Louise Penny has done this as well with her Armand Gamache series. Many of those novels take place in the small Québec town of Three Pines. As the series evolves, we learn more about the various characters who live in the town. We also learn more about Gamache. Penny uses these opportunities to develop the setting and context, and she provides sub-plots and story arcs in which readers learn more. Not only does this serve to keep reader interest going, but it also adds layers of plot and character development.

There are, of course, many other ways to keep a story from getting bogged down in the middle. I haven’t mentioned, for instance, the second murder, the wrong person being arrested, or (with apologies to Raymond Chandler) the man with a gun coming through the door. All of those strategies, if they fall out naturally from the story, can keep reader interest going, too.

What about you? Do you consign a book to the DNF pile if the middle drags on? If you’re an author, how do you keep the middle of a story interesting?

Thanks, Brad, for the inspiration!
 
 
 

*NOTE: The title of this post is the title of a song by Stealers Wheel.

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Filed under Agatha Christie, Colin Dexter, Daphne du Maurier, Louise Penny, Reginald Hill, Vera Caspary

Some Others Choose the Good Old Family Home*

There are some homes that have been in the same family for many generations. They’re full of history (and sometimes, secrets), and they often develop their own personalities. Houses like that can be fascinating to explore. They can also make very effective settings for crime novels, especially those that link past crimes with the present.

There are a lot of such fictional houses – many more than space permits. But here are a few. I know you’ll think of many, many more.

Arthur Conan Doyle’s The Adventure of the Musgrave Ritual takes place in that sort of home. In the story, Holmes tells Watson about one of his cases, a case that began with a visit from an old college friend, Reginald Musgrave. Musgrave dismissed his butler, Richard Brunton, after catching the man reading a private family paper. Not long afterwards, Brunton and a maid named Rachel Howells disappeared. Holmes agreed to look into the matter, and he found that the paper Brunton was reading contained a cryptic poem that all of the Musgrave men learned. That poem proved to be the key to a very old mystery, and the key to the disappearance of Musgrave’s staff.  Conan Doyle did some other mysteries, too, that take place in an ancestral family home, didn’t he, fans of The Hound of the Baskervilles?

Agatha Christie used family homes in several of her novels and stories. One of them is Enderby, the home of the Abernethie family, whom we meet in After the Funeral (AKA Funerals Are Fatal). When patriarch Richard Abernethie dies, his family members gather for his funeral and the reading of his will. During that gathering, his younger sister, Cora Lansquenet, says that he was murdered. Everyone dismisses the idea right away. The next day, though, Cora herself is murdered. Now, the remaining family members begin to suspect that she was right. Family attorney Mr. Entwhistle asks Hercule Poirot to investigate, and Poirot agrees. Enderby itself isn’t the reason for the deaths. But it makes for an interesting setting, and, among some of the older characters, there’s talk about ‘the old days,’ and what the house used to be like. I see you, fans of Sleeping Murder and of Peril at End House, and of 4:50 From Paddington, and of…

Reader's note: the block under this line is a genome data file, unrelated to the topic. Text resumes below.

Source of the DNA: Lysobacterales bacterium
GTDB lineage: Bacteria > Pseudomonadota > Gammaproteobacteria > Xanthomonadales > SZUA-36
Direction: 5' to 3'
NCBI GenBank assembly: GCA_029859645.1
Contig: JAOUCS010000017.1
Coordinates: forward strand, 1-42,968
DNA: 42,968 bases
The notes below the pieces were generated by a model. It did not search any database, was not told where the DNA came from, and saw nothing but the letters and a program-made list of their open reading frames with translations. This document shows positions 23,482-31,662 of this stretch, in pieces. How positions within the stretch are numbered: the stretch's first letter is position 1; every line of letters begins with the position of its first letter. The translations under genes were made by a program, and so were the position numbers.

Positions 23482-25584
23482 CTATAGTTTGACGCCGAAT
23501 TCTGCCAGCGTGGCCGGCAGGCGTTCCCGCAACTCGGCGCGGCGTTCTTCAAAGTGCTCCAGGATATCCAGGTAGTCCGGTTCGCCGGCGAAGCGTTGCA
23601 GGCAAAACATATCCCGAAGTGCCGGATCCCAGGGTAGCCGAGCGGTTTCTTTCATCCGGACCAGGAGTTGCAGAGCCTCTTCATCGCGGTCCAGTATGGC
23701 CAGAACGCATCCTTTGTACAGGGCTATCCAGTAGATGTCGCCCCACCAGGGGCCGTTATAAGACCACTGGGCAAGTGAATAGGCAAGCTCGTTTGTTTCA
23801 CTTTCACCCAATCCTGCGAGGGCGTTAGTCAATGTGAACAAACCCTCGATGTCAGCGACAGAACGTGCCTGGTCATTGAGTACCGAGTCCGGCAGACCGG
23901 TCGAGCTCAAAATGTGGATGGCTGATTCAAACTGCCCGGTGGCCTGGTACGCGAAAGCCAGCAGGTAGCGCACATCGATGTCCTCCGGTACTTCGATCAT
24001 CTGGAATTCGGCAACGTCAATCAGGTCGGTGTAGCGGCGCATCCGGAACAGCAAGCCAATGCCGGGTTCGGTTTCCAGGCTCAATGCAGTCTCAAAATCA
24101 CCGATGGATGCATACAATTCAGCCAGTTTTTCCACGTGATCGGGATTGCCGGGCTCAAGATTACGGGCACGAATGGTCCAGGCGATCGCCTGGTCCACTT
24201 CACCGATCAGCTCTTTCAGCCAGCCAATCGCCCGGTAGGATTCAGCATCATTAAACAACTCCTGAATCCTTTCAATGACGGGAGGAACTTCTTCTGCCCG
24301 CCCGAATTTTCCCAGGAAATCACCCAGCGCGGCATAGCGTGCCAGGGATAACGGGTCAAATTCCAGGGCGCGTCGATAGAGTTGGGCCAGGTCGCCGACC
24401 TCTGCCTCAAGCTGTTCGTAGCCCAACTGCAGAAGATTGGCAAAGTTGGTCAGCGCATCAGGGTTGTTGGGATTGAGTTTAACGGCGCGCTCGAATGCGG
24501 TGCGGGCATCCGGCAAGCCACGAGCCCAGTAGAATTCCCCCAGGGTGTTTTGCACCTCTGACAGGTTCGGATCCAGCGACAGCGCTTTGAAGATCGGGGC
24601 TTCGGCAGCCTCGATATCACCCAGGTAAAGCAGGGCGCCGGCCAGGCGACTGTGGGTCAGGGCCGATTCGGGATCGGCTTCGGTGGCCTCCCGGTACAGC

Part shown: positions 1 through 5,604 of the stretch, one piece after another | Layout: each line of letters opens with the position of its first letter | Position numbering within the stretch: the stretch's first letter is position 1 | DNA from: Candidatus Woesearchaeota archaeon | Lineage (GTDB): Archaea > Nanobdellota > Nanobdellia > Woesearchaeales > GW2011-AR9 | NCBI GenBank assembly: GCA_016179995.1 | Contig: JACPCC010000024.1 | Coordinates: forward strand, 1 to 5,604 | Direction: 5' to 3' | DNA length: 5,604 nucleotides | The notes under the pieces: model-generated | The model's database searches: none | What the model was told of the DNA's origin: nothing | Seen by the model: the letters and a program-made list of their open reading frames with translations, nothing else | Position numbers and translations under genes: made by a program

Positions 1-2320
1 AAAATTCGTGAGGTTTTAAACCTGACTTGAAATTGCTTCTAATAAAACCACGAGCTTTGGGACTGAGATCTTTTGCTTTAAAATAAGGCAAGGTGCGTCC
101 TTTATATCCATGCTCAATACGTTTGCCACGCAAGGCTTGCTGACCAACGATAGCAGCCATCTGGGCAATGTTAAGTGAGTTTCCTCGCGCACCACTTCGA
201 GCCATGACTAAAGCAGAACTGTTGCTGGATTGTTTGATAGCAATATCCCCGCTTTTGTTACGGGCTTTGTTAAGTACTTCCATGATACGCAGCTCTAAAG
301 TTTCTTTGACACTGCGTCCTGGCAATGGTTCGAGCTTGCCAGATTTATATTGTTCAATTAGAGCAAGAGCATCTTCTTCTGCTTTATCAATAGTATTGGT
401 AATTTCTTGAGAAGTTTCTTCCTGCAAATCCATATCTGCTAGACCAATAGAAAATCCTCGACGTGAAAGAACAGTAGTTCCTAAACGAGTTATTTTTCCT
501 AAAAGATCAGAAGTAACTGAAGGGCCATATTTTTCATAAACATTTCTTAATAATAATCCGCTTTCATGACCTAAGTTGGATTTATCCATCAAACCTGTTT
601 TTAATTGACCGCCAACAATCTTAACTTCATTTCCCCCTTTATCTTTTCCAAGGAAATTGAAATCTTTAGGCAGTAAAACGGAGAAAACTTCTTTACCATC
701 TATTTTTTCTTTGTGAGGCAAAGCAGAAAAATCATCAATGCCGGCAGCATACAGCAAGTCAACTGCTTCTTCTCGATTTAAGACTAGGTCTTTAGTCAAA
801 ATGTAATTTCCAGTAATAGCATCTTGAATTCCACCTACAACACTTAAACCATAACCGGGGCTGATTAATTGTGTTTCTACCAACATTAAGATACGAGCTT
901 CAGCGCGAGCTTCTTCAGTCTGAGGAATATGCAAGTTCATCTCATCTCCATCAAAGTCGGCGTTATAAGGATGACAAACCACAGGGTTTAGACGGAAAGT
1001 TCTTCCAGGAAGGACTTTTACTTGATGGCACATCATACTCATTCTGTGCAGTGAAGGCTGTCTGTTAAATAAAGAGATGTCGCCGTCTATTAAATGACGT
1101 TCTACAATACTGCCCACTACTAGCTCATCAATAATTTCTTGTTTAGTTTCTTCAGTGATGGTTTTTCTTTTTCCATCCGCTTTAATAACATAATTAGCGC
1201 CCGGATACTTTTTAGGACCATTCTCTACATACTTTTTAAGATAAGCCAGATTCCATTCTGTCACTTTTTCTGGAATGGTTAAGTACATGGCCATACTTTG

Shirley Jackson’s We Have Always Lived in the Castle is the story of the Blackwood family. Eighteen-year-old Mary Katherine ‘Merricat’ Blackwood lives in the family home with her older sister, Constance, and their Uncle Julian. The family is quite isolated, and that’s mostly because of a tragedy that took place six years earlier. Three other members of the Blackwood family died of what turned out to be poison, and everyone in town is convinced that someone in the Blackwood family is responsible. Still, the Blackwoods have made a life for themselves, and everything goes smoothly enough. Then, they get a visitor. Charles Blackwood, a family cousin, comes to the house. His visit sets of a chain of events that ends in real tragedy. In this novel, the house itself adds to the suspense.

Much of Louise Penny’s series featuring Chief Inspector Armand Gamache takes place in the small Québec town of Three Pines. It’s the sort of place where everyone knows everyone, and some people are deeply rooted in the place, and a part of its history. So are some of the houses. One in particular is the Hadley House, which plays a role in the very first novel, Still Life. It’s got its own history, and Gamache has more than one experience there.

In Alan Bradley’s The Sweetness at the Bottom of the Pie, we are introduced to the de Luce family. The protagonist of this series is eleven-year-old Flavia de Luce, who lives with her father, Colonel de Luce, and her two older sisters, in the family home, Buckshaw, in the village of Bishop’s Lacey. Flavia is a child, but she is also highly intelligent, and a very skilled chemist. In this novel, she uses her skills to help clear her father’s name when he is accused of murdering a visitor to their home. Buckshaw is a distinctive old house, with lots of passages, unused rooms, and so on. And it contains Flavia’s chemistry lab, which has its own personality.